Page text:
I went into Hyouka not really expecting much else besides a slice-of-life school anime with a casual focus on mystery, and I suppose I got just that. There’s nothing particularly standout from the show, it’s a slow paced slice of life anime that follows the Classics club (Koten-bu) and their daily lives solving relatively small mysteries that they encounter along the way. I wouldn’t even call them mysteries, they are more of simple problems that arise during their lives as high school students.
Oreki Houtarou is an interesting character, he’s a poor-man’s Hachiman (Oregairu) and shares his knack at snarly comments with Kyon (The Melancholy of Haruhi Suzumiya). The opening line of the show is stated by him stating something along the lines of “When you thing ‘high school life’, the word ‘rose colored’ comes to mind. It’s natural to think that way since society expects high school life to be rose colored.” He goes on the explain how he’d rather live a “gray” life rather than a rose colored one because he is not interested in the pursuit of romance, athletic skills or the typical experiences of life in an anime high school. But like Watashi taught us in The Tatami Galaxy, there is no such thing as a rose-colored campus life, all experiences are various shades of color. Seeking out a rose colored existence is futile since it doesn’t exist, so live life to the fullest the way it is now because without it there would be no color at all.
Right off the bat we have formed an opinion of him that most likely will split the audience in half. There are those who either like the cynical and unreliable narrator and those who dislike hearing the constant pessimism and general angst of Oreki. I am part of the former so Hyouka started off on a good foot for me.
Then we arrive at Oreki’s foil and the heart of this series- Chitanda Eru. Chitanda is the “good girl” with perfect grades, optimistic about her life and from a wealthy and influential family in the town. She is generally a upbeat character which balances Oreki’s downer attitude and the general presence of her character seems to uplift the group. She’s also really cute.
It was Chitanda’s character that made me realize the importance of each character in the main group of the Classics Club, because without her, there would be no progression and Oreki would not have developed. Unlike Oreki, Chitanda was more excited about life’s literal mysteries, directly expressed through her exclamations of “I’m curious!” and would want to seek out answers with the help of the rest of the gang. Oreki was the brains of the operation that allowed them to solve the actual mysteries.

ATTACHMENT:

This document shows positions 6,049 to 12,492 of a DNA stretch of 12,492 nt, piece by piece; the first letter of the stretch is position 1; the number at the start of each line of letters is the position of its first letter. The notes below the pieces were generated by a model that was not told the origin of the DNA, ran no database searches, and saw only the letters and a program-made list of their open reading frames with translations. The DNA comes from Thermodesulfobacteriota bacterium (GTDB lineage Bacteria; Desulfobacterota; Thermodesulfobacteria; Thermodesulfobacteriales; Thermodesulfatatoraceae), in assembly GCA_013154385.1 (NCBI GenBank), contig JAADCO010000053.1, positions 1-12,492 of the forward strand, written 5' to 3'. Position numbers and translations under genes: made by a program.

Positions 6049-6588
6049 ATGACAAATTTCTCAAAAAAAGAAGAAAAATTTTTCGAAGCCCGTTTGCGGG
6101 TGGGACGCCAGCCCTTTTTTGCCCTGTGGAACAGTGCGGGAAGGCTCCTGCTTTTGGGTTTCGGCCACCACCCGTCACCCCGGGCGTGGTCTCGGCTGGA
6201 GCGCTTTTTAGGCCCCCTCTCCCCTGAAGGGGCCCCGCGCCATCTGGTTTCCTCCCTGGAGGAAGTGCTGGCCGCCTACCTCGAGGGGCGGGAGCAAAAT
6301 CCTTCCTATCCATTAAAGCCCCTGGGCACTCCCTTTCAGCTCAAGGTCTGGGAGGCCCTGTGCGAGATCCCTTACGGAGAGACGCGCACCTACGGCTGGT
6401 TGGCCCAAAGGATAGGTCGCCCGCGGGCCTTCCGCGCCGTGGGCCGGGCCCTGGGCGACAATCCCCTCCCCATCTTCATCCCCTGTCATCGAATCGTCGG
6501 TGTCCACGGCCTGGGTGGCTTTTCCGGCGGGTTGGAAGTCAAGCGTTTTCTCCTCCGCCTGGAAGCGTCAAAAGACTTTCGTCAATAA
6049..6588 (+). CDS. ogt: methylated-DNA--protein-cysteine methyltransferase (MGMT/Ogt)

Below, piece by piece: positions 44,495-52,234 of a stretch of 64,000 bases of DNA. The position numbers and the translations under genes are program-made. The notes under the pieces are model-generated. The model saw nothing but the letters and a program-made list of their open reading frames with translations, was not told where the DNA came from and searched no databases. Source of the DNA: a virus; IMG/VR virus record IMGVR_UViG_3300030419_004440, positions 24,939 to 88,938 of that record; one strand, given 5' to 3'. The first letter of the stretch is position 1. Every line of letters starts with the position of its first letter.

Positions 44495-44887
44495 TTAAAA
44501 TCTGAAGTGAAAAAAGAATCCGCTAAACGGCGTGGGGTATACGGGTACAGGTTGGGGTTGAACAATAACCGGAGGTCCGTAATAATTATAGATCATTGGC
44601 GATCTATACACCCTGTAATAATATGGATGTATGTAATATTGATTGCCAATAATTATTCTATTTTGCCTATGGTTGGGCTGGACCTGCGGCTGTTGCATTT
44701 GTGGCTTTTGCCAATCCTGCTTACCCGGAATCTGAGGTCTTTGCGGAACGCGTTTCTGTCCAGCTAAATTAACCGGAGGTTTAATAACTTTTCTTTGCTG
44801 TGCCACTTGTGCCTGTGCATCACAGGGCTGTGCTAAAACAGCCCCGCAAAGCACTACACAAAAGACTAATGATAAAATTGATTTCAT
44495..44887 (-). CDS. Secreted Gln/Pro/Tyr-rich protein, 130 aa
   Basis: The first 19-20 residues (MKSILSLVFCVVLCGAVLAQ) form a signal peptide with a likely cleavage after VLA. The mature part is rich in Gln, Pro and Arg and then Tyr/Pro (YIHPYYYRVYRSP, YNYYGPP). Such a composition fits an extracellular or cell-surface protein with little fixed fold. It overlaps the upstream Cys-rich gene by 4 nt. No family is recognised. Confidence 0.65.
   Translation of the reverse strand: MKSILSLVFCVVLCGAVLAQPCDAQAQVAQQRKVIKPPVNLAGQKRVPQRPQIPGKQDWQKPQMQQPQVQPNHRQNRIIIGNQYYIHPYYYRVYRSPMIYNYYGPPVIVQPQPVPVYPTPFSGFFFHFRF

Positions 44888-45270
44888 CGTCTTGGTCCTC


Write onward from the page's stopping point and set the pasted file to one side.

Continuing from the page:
Satoshi and Mayaka were a great duo when they were both together on-screen, but each possessed qualities that helped the group. For example, Satoshi was important not only for his “database” ability, which is essentially a glorified term that is used to describe his wide-range of useless knowledge. He says that “it is not the job of the database to reach conclusions”, and that is why Oreki is critical because he is the person who is able to piece together the information provided Satoshi to reach an answer. He was also shown to be a close friend to Oreki despite their somewhat strange relationship. Mayaka on the other hand, is more of a voice of reason and she has a strong sense of responsibility.
Now to the mysteries. These were more often simple and overlooked questions that had been left unanswered in the history of the school or town, which some critics claim to be lackluster, but that is more or less the point. While Hyouka does have the elements of a mystery series, it is foremost a character driven piece like many anime that Kyoto Animation has been producing. The mysteries are not supposed to be the selling point to the series, it is more about Oreki opening up and changing as character. He sought a gray life in the beginning but ended up being dragged along to discover the intricacies of life that made experiencing it much more interesting. The mysteries allowed him to grow a further understanding of what he would be missing if he would have stayed a wallflower during his time at high school. This development was aided by the rest of the group which all grew together. This was what I liked the most, the absence of static characters because everyone was able to develop just like people do in high school.
As for the superficial aspects of the series, the art and animation is absolutely stunning even by Kyoto Animation standards. I ended up with a screenshot folder with some of my favorite caps during my viewing, and they are being used in this post. The color pallet of soft-earthy colors like browns and greens were able to enhance my viewing pleasure since there was and established “comfiness” to the entire atmosphere. Even the setting of the town was important to that story, and the high school was one of the best I’ve seen in anime thus far. The background art really helped enhance the setting as well.
Over the course of the series I was able to get an understanding of the layout of the school and really make it feel familiar to me, so when the gang retreated to the club room on the 4th floor, it felt like it was such a natural place for them to be. There is also a visible passage of time which is apparent with the changing of the seasons and the change of the school uniforms that the characters wear.
For me, it wasn’t a singular thing about Hyouka that really made me like the show. Like I mentioned before, Hyouka may not be trying to do anything different or standout, but it was a brilliant character driven slice of life elements that created a great anime that found it’s way in my top ten. It was everything I was looking for at the time when I watched this, and it was satisfying viewing it.